Building Description McGehee Plantation, Senatobia Mississippi
The McGehee Plantation sits on a rise at the end of a winding gravel road on a farm of twelve hundred acres. The house sits on the top of an incline overlooking the railroad tracks at the bottom of the slope. As the house is approached from the west a row of black walnut trees flank the house's side elevation. The house itself is an outstanding example of Greek Revival architecture having many of the typical characteristics of that style. The overall form is a simple rectilinear box with low hipped roof; full entablature wrapping all four facades; pilasters marking all four sides and a prominent two story frontal colonnade with triangular pediment. The prominent colonnade faces the railroad. Hugh McGehee, the original owner's father, was influential in routing the railroad through the region.
The plantation house was built c. 1855. It is a five bay center hall plan constructed of heavy timber. It has a low hipped metal corrugated roof that replaced an original shake shingle roof. There are two internal chimney stacks symmetrically placed. The chimney stacks are not conspicuous to the facade and are stuccoed. Below the roof line is a prominent entablature that surrounds the structure. The entablature includes a deep fascia at the roof line, a frieze with dentil trim and an architrave delineated by moldings. On all four corners of the structure are pilasters with vernacular capitals. All fenestration is aligned vertically and horizontally. All windows have full length exterior shutters and are ranked 6 over 6. The foundation is exposed brick with original brick piers replaced with concrete piers during the 1950s.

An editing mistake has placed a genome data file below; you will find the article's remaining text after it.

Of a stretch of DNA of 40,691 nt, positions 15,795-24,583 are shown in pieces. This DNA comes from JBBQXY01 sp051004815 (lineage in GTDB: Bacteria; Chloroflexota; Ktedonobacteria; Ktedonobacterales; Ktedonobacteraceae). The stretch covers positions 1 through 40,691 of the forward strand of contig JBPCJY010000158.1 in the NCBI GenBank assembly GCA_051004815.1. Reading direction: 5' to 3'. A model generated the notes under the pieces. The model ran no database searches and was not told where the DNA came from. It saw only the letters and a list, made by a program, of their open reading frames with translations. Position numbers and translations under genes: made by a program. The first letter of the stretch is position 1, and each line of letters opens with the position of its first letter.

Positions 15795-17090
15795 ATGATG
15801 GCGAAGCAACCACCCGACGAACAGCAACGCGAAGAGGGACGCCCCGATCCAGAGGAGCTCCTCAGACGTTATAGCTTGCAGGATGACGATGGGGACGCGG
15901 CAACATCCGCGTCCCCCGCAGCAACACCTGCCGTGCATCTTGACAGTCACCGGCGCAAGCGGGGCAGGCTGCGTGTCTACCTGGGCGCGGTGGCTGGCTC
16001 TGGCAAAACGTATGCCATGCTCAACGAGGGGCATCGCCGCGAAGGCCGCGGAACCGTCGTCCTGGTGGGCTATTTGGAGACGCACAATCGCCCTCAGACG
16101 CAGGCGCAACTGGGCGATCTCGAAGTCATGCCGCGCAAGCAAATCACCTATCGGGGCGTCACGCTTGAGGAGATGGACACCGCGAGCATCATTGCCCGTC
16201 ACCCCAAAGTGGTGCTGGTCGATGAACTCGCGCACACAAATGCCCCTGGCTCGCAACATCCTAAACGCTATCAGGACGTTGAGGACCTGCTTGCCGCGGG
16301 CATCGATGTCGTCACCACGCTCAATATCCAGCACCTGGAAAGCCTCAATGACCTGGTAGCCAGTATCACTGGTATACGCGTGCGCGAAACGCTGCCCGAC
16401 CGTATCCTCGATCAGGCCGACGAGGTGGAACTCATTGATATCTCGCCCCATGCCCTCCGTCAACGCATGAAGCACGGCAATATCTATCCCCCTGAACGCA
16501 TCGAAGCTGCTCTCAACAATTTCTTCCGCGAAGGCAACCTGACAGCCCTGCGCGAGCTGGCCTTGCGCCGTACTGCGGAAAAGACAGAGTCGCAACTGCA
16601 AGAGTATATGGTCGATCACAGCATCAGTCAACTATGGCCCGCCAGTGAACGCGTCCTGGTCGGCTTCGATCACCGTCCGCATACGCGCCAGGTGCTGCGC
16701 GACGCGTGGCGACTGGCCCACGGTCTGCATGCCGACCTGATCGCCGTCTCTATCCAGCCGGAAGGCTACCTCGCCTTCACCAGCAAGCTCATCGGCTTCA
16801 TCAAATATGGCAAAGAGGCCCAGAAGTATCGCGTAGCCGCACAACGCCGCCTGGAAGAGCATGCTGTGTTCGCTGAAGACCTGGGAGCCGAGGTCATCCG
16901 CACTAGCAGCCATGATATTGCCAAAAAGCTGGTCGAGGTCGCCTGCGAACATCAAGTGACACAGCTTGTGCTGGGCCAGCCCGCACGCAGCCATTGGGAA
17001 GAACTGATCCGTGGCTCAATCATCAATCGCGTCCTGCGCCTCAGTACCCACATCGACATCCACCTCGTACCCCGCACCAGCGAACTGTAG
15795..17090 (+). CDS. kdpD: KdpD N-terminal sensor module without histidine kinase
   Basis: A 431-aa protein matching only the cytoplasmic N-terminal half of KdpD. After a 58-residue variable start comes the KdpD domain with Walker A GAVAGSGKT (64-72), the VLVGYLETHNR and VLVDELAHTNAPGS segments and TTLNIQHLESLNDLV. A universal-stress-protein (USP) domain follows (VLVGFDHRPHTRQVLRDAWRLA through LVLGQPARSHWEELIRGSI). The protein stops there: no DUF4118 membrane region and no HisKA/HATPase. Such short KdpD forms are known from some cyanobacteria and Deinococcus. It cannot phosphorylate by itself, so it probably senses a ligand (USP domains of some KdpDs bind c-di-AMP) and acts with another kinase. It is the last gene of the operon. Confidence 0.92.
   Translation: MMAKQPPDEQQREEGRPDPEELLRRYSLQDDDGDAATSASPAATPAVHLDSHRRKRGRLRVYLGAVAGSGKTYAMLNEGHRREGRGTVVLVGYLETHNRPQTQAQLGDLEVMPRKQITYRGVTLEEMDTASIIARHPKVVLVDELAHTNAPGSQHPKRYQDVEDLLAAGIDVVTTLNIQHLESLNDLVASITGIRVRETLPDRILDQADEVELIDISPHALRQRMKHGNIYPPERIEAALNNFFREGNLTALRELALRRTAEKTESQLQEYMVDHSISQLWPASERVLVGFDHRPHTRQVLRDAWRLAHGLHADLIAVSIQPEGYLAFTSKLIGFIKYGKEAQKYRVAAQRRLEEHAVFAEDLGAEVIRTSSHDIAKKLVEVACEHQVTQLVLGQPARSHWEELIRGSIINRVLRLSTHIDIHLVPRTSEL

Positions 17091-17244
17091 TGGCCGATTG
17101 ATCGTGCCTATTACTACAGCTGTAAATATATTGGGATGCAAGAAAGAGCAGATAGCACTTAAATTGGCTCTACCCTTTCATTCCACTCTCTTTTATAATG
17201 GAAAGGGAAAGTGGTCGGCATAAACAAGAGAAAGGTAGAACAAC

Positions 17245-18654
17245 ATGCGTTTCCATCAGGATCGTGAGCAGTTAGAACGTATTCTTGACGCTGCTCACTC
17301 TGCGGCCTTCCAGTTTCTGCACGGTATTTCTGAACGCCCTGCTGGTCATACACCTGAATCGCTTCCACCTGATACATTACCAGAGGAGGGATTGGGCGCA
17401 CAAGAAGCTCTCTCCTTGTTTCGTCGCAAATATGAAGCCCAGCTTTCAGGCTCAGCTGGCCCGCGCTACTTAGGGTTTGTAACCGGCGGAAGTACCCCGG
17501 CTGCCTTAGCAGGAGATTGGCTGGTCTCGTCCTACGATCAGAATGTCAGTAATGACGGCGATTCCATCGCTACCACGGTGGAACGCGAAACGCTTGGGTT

The main facade's distinguishing feature is a well proportioned, three-bay, two-story portico. The portico has a triangular pediment with a heavy cyma molding that delineates the raking cornice. The tympanum is clad in tongue and groove sheathing. Below the cornice is a deep entablature that connects with the entablature surrounding the structure. The columniation is tetrastyle. The columns are vernacular, square in cross section with entasis and recess panels. The capitals consist of a square abacus, a prominent cyma and fascia. The porch area is delineated by two matching pilasters which copy the column design. Between the pilasters of the portico area the main facade is clad in tongue and groove sheathing.